MVP (\(\lambda = 1\)) | 2.60 | 112% | 43% | 20% |

MVP (\(\lambda = 4\)) | 2.57 | 106% | 41% | 19% |

MVP (\(\lambda = 16\)) | 3.37 | 113% | 33% | 15% |

MVP (\(\lambda = 64\)) | 3.65 | 116% | 32% | 14% |

### 7.1.3 MVP as a regression

Interestingly, the MVP formulation can be interpreted as a regression problem. The key observation is that the variance of the portfolio can be seen as an \(\ell_2\)-norm error term. First, we rewrite the variance as \[ \begin{aligned} \w^\T\bSigma\w &= \w^\T\E\left[(\bm{r}_t-\bmu)(\bm{r}_t-\bmu)^\T\right]\w\\ &= \E\left[(\w^\T(\bm{r}_t-\bmu))^2\right]\\ &= \E\left[(\w^\T\bm{r}_t-\rho)^2\right], \end{aligned} \] where \(\rho = \w^\T\bmu\). Then, we use the sample approximation for the expected value: \[ \E\left[(\w^\T\bm{r}_t - \rho)^2\right] \approx \frac{1}{T}\sum_{t=1}^T (\w^\T\bm{r}_t - \rho)^2 = \frac{1}{T}\|\bm{R}\w - \rho\bm{1}\|_2^2 \] where \(\bm{R} \triangleq \left[\bm{r}_1,\dots,\bm{r}_T \right]^\T\).

Now we can continue by rewriting the MVP formulation (7.1) as the minimization \[ \begin{array}{ll} \underset{\w}{\textm{minimize}} & \w^\T\bSigma\w - \frac{2}{\lambda}\w^\T\bmu\\ \textm{subject to} & \bm{1}^\T\w=1, \quad \w\ge\bm{0} \end{array} \] and finally substitute the variance with the \(\ell_2\)-norm expression: \[\begin{equation} \begin{array}{ll} \underset{\w,\rho}{\textm{minimize}} & \frac{1}{T}\|\bm{R}\w - \rho\bm{1}\|_2^2 - \frac{2}{\lambda}\rho\\ \textm{subject to} & \rho = \w^\T\bmu\\ & \bm{1}^\T\w=1, \quad \w\ge\bm{0}. \end{array} \tag{7.4} \end{equation}\] Note that the expected return, denoted by \(\rho\), is also an optimization variable. Alternatively, one could fix \(\rho\) to some predetermined value.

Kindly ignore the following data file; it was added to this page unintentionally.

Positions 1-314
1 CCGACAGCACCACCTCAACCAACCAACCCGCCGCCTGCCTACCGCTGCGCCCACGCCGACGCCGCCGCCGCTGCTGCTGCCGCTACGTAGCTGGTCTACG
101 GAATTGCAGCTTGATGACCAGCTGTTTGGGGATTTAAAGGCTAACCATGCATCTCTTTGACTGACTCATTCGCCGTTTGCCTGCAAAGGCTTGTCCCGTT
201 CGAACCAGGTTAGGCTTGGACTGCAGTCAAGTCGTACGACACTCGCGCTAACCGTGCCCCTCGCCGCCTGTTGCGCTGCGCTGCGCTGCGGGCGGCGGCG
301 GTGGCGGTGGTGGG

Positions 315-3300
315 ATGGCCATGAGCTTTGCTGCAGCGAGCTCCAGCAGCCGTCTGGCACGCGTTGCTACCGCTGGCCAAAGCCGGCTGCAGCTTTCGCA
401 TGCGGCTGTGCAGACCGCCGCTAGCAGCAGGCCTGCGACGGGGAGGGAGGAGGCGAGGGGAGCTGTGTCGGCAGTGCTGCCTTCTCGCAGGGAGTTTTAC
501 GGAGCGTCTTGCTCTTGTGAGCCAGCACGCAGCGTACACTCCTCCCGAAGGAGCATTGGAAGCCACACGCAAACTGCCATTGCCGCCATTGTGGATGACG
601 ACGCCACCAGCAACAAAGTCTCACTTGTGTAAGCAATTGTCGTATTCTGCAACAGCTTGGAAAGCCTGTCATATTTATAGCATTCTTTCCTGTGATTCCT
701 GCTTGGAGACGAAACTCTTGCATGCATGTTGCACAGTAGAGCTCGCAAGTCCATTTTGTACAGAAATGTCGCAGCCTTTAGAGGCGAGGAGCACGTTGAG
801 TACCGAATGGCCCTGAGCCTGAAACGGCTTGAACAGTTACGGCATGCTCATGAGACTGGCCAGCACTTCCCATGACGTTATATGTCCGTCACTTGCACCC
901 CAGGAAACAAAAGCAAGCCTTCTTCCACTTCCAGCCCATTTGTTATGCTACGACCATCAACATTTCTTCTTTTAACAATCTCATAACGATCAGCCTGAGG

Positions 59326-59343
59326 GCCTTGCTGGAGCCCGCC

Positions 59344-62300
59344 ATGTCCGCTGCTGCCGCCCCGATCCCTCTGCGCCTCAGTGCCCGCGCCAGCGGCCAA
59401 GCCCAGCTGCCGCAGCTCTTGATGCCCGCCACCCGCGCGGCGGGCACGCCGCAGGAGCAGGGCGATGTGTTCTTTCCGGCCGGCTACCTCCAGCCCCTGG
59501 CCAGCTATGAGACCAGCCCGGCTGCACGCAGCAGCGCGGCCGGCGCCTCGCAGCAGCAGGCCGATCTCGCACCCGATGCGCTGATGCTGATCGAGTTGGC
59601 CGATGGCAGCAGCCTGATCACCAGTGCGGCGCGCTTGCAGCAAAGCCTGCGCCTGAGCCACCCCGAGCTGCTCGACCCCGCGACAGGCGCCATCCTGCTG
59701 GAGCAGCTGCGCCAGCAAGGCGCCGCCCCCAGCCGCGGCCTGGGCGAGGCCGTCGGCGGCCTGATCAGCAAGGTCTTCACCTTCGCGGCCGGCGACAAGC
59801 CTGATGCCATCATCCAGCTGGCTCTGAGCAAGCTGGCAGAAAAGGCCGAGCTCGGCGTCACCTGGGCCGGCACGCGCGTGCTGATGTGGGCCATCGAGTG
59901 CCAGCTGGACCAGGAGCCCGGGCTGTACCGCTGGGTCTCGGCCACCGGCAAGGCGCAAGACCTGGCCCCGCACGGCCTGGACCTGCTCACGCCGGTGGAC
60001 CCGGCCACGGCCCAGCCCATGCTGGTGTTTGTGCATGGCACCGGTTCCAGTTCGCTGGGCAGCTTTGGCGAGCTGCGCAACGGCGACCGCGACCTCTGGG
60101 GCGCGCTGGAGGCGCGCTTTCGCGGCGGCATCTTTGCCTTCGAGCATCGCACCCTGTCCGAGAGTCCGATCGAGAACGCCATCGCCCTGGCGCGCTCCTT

From the MVP formulation as a regression in (7.4), we can interpret that the portfolio \(\w\) is trying to obtain returns over time as constant as possible and equal to \(\rho\). In other words, it is trying to achieve or track the expected return \(\rho\) with minimum variance as measured by the \(\ell_2\)-norm. Interestingly, this interpretation is in fact related to the topic of index tracking in Chapter 13.

### 7.1.4 MVP with practical constraints

The previous MVP formulations in (7.1), (7.2), and (7.3) have included the two simple constraints \(\bm{1}^\T\w=1\) and \(\w\ge\bm{0}\) for simplicitly of exposition. In practice, however, there is a multitude of other constraints that an investor may want to use as listed in Section 6.2, see also (Kolm et al., 2014).